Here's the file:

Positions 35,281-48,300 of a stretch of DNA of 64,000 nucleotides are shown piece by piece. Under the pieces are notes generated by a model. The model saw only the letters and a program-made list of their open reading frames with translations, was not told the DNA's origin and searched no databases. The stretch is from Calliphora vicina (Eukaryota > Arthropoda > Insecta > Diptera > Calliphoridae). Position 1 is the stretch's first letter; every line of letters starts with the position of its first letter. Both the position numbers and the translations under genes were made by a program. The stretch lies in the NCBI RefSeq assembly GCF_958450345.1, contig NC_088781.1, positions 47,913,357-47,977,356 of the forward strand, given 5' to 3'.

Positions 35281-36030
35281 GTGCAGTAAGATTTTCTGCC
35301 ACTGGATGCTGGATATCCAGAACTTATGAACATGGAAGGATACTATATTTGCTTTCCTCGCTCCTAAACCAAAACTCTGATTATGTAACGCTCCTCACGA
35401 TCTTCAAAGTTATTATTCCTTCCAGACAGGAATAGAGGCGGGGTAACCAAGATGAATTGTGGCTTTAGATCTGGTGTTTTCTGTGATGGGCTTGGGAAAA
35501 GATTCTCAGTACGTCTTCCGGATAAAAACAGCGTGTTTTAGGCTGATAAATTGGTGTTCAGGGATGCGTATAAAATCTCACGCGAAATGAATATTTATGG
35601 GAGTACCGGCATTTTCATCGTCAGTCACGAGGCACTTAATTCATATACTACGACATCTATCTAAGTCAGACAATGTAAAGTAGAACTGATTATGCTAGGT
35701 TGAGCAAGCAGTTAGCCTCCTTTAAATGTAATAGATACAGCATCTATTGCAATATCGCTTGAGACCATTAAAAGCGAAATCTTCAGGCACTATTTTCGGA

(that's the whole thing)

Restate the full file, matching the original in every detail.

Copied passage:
Positions 35,281-48,300 of a stretch of DNA of 64,000 nucleotides are shown piece by piece. Under the pieces are notes generated by a model. The model saw only the letters and a program-made list of their open reading frames with translations, was not told the DNA's origin and searched no databases. The stretch is from Calliphora vicina (Eukaryota > Arthropoda > Insecta > Diptera > Calliphoridae). Position 1 is the stretch's first letter; every line of letters starts with the position of its first letter. Both the position numbers and the translations under genes were made by a program. The stretch lies in the NCBI RefSeq assembly GCF_958450345.1, contig NC_088781.1, positions 47,913,357-47,977,356 of the forward strand, given 5' to 3'.

Positions 35281-36030
35281 GTGCAGTAAGATTTTCTGCC
35301 ACTGGATGCTGGATATCCAGAACTTATGAACATGGAAGGATACTATATTTGCTTTCCTCGCTCCTAAACCAAAACTCTGATTATGTAACGCTCCTCACGA
35401 TCTTCAAAGTTATTATTCCTTCCAGACAGGAATAGAGGCGGGGTAACCAAGATGAATTGTGGCTTTAGATCTGGTGTTTTCTGTGATGGGCTTGGGAAAA
35501 GATTCTCAGTACGTCTTCCGGATAAAAACAGCGTGTTTTAGGCTGATAAATTGGTGTTCAGGGATGCGTATAAAATCTCACGCGAAATGAATATTTATGG
35601 GAGTACCGGCATTTTCATCGTCAGTCACGAGGCACTTAATTCATATACTACGACATCTATCTAAGTCAGACAATGTAAAGTAGAACTGATTATGCTAGGT
35701 TGAGCAAGCAGTTAGCCTCCTTTAAATGTAATAGATACAGCATCTATTGCAATATCGCTTGAGACCATTAAAAGCGAAATCTTCAGGCACTATTTTCGGA